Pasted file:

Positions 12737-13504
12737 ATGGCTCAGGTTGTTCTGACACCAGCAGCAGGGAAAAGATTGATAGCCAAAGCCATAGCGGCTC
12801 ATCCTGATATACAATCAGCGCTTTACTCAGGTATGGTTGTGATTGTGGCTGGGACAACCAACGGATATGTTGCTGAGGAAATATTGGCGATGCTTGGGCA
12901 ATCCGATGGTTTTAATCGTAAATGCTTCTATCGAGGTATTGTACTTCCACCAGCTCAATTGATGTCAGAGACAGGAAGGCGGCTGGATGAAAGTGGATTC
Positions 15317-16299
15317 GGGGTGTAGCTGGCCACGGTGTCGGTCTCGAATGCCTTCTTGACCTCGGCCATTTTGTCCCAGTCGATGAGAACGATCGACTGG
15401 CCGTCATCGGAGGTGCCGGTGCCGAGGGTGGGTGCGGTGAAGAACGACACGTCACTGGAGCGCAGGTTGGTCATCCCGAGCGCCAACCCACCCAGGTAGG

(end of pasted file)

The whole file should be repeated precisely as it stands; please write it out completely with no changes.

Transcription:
Positions 12737-13504
12737 ATGGCTCAGGTTGTTCTGACACCAGCAGCAGGGAAAAGATTGATAGCCAAAGCCATAGCGGCTC
12801 ATCCTGATATACAATCAGCGCTTTACTCAGGTATGGTTGTGATTGTGGCTGGGACAACCAACGGATATGTTGCTGAGGAAATATTGGCGATGCTTGGGCA
12901 ATCCGATGGTTTTAATCGTAAATGCTTCTATCGAGGTATTGTACTTCCACCAGCTCAATTGATGTCAGAGACAGGAAGGCGGCTGGATGAAAGTGGATTC
Positions 15317-16299
15317 GGGGTGTAGCTGGCCACGGTGTCGGTCTCGAATGCCTTCTTGACCTCGGCCATTTTGTCCCAGTCGATGAGAACGATCGACTGG
15401 CCGTCATCGGAGGTGCCGGTGCCGAGGGTGGGTGCGGTGAAGAACGACACGTCACTGGAGCGCAGGTTGGTCATCCCGAGCGCCAACCCACCCAGGTAGG